Privacy Matters

Why does the internet need GDPR? Why now?

If you're following the state of digital in 2018, you've been through some rough waters. The saga of Facebook and Cambridge Analytica, an incident where millions of customer profiles were used without the knowledge or consent of the people who owned them, is going to have lasting effects on digital privacy in the United States. 

How did we get here? It's easy to remember a time, sometime after Amazon became ubiquitous and before Gamergate erupted across social platforms, when we had all pretty much overcome our objections to digital. We shopped online, exchanged messages through third-party apps, and shared everything on social. We didn't think much of it.

Fast-forward to 2017. New techniques in Big Data led to disappointing and even biased algorithms. Millions around the world have had their data stolen in a series of record-breaking data breeches. Americans are waking up to news that they've unwittingly handed their friends' data over to shadowy political operatives. 

The trust we have in data and its ability to improve our lives is at an all-time low.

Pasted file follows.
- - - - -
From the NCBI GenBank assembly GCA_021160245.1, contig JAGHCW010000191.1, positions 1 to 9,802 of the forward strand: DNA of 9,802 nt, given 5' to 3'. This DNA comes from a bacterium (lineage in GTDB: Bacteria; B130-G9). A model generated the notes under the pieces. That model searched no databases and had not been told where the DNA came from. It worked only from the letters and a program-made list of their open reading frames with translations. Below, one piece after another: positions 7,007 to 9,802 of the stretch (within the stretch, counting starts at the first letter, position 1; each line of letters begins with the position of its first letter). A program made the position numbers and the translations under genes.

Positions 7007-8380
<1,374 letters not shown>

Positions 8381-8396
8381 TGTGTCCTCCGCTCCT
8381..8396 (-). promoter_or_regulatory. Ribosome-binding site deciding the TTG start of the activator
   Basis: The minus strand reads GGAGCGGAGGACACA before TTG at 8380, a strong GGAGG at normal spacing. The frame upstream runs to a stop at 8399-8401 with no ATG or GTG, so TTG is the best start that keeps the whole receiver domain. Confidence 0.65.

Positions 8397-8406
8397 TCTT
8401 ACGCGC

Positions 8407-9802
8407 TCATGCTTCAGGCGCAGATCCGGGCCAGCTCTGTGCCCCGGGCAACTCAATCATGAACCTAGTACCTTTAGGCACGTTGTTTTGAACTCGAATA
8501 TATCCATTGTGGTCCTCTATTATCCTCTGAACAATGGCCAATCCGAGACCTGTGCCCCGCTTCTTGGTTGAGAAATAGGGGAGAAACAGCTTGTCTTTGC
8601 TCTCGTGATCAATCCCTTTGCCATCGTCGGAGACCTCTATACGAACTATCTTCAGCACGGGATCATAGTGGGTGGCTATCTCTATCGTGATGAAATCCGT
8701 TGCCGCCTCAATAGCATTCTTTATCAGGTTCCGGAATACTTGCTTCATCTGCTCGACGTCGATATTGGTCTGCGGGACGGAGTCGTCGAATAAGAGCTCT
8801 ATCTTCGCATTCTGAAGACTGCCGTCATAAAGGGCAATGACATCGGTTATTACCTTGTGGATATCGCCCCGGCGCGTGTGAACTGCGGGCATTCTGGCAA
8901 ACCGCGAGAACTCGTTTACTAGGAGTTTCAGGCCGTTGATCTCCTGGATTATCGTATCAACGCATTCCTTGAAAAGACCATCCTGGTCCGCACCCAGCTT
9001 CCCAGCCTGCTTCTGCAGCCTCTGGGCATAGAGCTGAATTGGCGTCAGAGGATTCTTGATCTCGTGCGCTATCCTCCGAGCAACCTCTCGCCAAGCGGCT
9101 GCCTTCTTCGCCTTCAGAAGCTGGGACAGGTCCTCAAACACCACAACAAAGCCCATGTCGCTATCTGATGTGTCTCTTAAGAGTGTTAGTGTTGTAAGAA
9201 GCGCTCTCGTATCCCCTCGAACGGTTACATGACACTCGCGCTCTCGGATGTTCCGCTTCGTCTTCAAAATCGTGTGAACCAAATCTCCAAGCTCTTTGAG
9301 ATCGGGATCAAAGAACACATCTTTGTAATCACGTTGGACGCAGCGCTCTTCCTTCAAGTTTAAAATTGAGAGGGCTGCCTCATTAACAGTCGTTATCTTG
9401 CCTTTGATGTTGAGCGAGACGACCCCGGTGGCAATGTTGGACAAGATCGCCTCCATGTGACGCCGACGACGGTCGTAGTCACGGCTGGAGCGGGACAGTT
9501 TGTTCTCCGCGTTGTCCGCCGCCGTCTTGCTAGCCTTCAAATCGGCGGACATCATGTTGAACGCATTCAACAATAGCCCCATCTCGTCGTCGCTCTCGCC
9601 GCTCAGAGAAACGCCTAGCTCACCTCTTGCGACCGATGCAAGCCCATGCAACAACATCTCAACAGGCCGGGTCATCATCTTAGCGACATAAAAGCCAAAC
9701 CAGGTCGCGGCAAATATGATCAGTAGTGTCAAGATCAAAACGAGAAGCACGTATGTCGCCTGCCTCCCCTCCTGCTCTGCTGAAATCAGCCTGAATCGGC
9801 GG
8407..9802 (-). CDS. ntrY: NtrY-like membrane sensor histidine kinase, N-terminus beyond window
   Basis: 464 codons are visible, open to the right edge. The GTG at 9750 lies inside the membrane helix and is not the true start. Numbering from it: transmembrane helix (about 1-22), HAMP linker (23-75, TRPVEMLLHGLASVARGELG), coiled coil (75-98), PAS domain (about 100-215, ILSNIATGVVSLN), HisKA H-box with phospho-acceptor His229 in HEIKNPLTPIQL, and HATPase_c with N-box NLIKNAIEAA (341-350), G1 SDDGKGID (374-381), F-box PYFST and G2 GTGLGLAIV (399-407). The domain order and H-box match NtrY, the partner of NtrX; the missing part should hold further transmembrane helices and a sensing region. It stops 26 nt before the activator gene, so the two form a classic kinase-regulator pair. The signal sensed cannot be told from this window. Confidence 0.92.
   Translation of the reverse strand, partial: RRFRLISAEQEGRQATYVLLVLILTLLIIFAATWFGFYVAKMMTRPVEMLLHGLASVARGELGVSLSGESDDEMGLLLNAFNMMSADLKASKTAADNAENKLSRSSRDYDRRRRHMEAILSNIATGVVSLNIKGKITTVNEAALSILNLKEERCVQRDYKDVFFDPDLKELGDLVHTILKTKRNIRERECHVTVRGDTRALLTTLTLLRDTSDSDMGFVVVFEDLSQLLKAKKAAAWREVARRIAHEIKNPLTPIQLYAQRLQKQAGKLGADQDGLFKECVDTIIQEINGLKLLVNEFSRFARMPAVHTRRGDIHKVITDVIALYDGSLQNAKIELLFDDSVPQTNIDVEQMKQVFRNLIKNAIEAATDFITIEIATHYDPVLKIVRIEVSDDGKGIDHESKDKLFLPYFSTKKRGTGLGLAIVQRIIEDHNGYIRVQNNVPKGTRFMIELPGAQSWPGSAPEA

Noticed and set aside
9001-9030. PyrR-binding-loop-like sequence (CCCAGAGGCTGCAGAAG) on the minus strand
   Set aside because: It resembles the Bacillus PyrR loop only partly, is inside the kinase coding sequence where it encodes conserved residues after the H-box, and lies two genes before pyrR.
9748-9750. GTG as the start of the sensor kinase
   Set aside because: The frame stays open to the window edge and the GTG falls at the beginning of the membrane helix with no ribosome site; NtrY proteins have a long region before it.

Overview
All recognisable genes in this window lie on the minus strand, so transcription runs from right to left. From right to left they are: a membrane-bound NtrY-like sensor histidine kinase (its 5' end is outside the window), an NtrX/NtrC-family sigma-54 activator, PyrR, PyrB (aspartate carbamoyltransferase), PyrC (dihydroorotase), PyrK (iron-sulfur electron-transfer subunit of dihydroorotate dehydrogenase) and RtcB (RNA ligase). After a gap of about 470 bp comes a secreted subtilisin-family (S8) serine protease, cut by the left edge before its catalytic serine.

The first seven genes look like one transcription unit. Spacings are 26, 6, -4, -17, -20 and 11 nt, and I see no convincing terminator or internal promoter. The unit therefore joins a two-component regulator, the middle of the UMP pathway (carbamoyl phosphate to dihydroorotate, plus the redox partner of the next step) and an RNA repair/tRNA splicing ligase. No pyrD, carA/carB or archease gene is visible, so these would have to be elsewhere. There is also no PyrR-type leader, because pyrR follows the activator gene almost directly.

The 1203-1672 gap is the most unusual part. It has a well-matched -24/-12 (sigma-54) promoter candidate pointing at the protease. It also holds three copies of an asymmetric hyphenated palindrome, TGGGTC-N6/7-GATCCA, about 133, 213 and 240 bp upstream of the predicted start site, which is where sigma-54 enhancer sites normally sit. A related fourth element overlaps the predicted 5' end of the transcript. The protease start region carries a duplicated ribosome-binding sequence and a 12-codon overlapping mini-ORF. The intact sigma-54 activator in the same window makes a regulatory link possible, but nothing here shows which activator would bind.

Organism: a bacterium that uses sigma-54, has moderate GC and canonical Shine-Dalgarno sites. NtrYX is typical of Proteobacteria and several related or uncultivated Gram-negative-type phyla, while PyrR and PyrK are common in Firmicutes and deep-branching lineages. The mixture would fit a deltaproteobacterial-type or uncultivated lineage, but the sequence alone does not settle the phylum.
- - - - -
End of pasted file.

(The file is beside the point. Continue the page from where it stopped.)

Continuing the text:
Europe Is On It

How Europe is addressing digital privacy

Citizens and lawmakers of the European Union have, for many years, taken issue with how companies that operate on the Internet handle the privacy and security of the data they collect. Their latest in a series of privacy regulations is the General Data Privacy Regulation, a sweeping omnibus set of rules that companies need to comply with if they collect data on EU citizens.

GDPR is an update to their 1995 European Union Data Protection Directive (DPD), which fell short in many ways. The DPD affected EU companies only, which made it difficult to regulate behemoth data collectors headquartered outside of the EU. It also only affected companies that collect data - the law was silent on the responsibilities of third parties who are involved in processing the data.

The broad reach of this regulation, and the costs associated with compliance, make it ever more likely that the United States and other western countries will adopt overlapping guidelines as well.


What HYFN Is Doing

HYFN is already providing thought leadership in the space:

We're tracking the law and practices that companies implement as they get ready for GDPR, and we're planning to bring easy GDPR compliance solutions to market soon. Check out our blog for ongoing updates.